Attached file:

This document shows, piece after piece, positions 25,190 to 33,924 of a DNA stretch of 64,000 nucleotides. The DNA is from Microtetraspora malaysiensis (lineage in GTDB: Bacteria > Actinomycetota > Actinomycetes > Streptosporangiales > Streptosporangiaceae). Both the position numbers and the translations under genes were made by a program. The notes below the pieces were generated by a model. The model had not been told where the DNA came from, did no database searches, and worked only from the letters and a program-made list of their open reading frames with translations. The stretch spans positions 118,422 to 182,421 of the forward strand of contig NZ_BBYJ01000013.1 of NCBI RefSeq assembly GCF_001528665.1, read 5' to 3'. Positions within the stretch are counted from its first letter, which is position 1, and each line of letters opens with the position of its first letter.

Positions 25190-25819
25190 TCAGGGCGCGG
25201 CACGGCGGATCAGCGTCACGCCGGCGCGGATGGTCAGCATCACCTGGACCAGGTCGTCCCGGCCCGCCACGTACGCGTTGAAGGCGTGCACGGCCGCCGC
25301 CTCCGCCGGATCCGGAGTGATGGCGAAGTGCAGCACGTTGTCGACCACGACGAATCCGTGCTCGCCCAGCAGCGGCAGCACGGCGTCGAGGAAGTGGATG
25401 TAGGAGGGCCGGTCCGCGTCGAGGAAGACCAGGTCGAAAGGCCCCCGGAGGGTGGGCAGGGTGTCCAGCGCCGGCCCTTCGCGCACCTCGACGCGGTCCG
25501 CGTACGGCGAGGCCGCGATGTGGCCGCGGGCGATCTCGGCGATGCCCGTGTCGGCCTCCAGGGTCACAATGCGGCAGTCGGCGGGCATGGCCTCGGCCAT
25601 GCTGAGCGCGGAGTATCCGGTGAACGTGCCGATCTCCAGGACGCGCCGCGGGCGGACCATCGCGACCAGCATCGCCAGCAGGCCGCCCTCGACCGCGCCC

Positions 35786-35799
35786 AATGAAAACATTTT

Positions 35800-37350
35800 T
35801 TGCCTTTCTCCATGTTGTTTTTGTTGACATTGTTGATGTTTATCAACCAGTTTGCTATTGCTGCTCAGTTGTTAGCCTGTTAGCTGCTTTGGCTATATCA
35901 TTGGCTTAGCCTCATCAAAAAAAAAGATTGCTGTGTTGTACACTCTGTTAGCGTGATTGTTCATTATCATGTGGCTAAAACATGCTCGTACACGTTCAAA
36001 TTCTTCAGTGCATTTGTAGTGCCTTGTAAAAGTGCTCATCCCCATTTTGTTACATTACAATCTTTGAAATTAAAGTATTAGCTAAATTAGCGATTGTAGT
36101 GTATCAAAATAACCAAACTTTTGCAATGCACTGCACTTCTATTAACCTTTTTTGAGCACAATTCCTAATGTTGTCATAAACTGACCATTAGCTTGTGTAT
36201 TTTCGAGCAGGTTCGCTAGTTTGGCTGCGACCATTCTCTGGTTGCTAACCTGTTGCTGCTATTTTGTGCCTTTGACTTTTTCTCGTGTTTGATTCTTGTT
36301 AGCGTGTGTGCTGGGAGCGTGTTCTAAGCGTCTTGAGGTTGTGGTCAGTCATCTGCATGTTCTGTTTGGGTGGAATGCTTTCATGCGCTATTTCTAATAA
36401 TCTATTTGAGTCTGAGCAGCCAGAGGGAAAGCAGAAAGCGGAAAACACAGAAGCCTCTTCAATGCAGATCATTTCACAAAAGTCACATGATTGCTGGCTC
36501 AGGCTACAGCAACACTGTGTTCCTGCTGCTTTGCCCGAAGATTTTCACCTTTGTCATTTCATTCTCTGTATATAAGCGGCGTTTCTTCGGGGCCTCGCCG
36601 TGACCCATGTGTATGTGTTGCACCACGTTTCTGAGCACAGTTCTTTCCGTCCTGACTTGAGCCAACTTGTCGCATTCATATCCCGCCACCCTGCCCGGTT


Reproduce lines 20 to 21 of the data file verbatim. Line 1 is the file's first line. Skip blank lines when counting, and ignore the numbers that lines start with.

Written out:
36501 AGGCTACAGCAACACTGTGTTCCTGCTGCTTTGCCCGAAGATTTTCACCTTTGTCATTTCATTCTCTGTATATAAGCGGCGTTTCTTCGGGGCCTCGCCG
36601 TGACCCATGTGTATGTGTTGCACCACGTTTCTGAGCACAGTTCTTTCCGTCCTGACTTGAGCCAACTTGTCGCATTCATATCCCGCCACCCTGCCCGGTT